• ensuring probability-based availability repair and spare parts

  • serial number tracking and tracing

  • suggesting and originating the purchase of needed repair parts

  • warranty tracking

  • ensuring availability of manpower resources with required skills and training

  • maintaining an asset registry and repair parts database (i.e., nomenclature, hierarchy structure, where used, support descriptions, etc.)

  • tracking costs of maintaining individual pieces of equipment

  • differentiation and appropriate management of fixed, mobile, and continuous assets

  • recording unexpected events for further analysis

  • statistical analysis of equipment performance and reliability, and providing a variety of reports from static and dynamic sources (i.e. equipment use, equipment downtime, equipment mean time between failure [MTBF], equipment mean time to repair [MTTR], etc.)

EAM software encompasses these functions and, in most cases, extends their capabilities but EAM software offers many features that can provide additional capabilities, value added functionality, and savings to your company. As seen above, a CMMS solution usually includes purchasing and procurement, inventory management, as well as equipment, parts, and asset tracking. However, CMMS applications typically do not have financial and accounting (other than mere cost recording) or human resources (HR) management capabilities (other than basic staffing needs recognition), and are typically purchased to integrate with the applications that support financial and HR management more deeply. These back-office applications are also typically designed to run at and for a single plant.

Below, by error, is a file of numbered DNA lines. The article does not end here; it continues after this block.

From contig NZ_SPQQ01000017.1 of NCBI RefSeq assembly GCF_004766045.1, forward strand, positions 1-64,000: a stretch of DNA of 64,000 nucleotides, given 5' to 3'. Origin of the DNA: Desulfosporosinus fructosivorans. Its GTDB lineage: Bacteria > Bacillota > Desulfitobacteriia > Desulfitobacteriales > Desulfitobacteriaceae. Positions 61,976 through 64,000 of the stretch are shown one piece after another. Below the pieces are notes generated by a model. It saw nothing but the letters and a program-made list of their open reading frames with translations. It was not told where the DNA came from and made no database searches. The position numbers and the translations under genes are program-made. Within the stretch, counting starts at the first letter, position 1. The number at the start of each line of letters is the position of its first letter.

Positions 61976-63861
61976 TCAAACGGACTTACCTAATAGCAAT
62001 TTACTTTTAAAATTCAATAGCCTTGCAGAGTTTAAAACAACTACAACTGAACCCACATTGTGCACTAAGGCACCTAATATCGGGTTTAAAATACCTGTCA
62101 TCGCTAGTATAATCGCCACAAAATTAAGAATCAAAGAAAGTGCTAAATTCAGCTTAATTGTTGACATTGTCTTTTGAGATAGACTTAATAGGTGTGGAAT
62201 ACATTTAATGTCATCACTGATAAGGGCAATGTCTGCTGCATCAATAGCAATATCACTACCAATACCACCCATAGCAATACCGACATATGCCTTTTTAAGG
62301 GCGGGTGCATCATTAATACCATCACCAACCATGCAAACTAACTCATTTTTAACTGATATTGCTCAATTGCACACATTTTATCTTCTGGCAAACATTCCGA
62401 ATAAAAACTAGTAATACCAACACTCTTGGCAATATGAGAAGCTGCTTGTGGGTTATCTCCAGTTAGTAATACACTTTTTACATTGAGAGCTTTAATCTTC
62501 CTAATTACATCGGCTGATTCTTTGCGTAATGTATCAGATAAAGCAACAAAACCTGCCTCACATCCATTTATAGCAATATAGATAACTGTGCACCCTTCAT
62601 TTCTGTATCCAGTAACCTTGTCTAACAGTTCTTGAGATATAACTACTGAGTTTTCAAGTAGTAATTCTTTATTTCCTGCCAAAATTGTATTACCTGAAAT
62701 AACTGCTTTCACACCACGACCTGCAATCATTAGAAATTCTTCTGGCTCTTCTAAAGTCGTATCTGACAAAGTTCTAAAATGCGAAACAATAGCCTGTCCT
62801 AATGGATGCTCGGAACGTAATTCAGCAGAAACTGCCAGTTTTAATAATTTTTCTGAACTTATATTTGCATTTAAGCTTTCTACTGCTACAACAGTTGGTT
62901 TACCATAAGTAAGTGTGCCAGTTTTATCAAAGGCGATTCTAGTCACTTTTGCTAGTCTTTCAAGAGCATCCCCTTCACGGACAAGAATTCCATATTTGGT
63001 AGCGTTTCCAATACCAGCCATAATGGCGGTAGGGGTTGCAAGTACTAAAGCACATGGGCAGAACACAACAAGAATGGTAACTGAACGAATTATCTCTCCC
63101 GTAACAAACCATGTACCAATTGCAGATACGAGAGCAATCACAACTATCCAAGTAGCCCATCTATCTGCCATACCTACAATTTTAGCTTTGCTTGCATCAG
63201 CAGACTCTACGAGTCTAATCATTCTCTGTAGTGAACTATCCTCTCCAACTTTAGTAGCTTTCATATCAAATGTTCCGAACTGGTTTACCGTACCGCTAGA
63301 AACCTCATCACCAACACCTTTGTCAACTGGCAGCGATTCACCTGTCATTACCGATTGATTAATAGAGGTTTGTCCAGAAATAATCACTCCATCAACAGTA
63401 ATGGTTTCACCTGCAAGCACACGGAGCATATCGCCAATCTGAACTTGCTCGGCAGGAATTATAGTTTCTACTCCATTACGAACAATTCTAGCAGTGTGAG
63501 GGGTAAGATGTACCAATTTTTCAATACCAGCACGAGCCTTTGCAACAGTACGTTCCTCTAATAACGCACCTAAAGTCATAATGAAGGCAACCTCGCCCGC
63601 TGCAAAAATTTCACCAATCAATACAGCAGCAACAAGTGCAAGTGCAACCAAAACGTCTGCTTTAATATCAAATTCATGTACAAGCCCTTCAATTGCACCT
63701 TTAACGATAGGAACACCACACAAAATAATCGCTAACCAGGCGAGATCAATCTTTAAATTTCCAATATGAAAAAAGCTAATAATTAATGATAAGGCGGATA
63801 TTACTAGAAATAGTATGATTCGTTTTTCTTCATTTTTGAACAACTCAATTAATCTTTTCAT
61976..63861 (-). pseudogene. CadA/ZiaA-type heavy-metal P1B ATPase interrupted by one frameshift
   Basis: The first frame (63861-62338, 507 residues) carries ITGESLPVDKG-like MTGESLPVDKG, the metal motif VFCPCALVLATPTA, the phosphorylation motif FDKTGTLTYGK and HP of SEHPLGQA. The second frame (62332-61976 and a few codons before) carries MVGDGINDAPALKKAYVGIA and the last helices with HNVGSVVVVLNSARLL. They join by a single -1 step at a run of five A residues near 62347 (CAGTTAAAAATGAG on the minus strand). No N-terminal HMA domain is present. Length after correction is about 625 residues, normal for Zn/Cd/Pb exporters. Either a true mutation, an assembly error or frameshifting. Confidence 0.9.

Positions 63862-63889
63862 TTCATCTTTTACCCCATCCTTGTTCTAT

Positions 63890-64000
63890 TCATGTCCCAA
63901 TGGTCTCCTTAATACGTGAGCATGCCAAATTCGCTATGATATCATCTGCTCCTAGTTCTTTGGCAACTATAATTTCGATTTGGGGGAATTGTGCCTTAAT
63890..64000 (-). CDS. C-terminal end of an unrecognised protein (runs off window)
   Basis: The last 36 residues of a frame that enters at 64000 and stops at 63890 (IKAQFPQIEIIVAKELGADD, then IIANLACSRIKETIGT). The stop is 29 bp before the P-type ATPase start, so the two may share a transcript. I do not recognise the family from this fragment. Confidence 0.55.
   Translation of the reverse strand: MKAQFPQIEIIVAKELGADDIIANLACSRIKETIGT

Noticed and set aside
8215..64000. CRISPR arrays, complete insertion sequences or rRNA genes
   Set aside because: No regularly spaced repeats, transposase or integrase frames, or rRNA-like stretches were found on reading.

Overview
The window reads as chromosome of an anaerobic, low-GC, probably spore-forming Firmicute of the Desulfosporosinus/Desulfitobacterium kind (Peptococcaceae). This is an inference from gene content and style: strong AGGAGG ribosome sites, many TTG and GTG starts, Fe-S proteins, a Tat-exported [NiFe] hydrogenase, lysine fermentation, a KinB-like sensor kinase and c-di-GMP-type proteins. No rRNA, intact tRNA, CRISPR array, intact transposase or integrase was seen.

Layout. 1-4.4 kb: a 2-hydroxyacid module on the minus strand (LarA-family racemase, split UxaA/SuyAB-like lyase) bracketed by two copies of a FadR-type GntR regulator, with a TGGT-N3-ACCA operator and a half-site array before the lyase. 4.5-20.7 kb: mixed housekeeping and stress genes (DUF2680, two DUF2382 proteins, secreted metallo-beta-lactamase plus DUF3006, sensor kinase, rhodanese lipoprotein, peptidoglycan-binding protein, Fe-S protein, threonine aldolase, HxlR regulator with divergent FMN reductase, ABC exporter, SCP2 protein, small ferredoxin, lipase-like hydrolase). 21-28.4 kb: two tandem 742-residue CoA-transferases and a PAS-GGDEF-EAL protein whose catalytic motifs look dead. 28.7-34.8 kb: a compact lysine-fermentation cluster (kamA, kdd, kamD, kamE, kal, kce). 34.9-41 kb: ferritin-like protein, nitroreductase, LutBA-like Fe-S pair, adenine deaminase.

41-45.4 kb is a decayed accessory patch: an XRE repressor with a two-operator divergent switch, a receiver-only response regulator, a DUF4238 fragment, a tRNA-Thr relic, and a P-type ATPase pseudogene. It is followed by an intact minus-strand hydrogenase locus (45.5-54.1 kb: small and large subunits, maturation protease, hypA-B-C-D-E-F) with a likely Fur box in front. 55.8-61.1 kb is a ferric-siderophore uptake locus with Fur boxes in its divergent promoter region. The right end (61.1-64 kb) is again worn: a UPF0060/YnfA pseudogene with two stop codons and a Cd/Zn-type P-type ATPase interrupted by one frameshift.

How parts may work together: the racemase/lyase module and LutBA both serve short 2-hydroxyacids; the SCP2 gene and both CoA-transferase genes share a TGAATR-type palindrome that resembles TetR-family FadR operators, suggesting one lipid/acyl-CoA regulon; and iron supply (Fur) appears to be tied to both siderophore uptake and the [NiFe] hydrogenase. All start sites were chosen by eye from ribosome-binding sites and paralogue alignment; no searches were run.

The CMMS functionality is thus typically extended to EAM by the addition of financial management modules, and more advanced HR management to cater for roster creation and management, and for recording and monitoring necessary skills. Technically, the EAM applications are also designed to scale to larger numbers of users and facilitate running at multiple sites from a single central database, thereby catering better to entire enterprises, rather than departmental or individual plant needs.

To that end, both IFS and Intentia's EAM offerings can schedule preventive maintenance and manage these activities as well as unplanned maintenance. However, these products seamlessly extract and update data from Microsoft Project workplans, a popular project management tool. Additionally, Intentia's EAM is integrated with Movex Advanced Production Planner (APP), its production optimization tool. As a result, production orders and maintenance work orders for the same production line can be planned simultaneously, thus providing the possibility of scheduling maintenance work into available production windows. Moreover, the product is designed to plan production work around any maintenance issues so that production is optimized.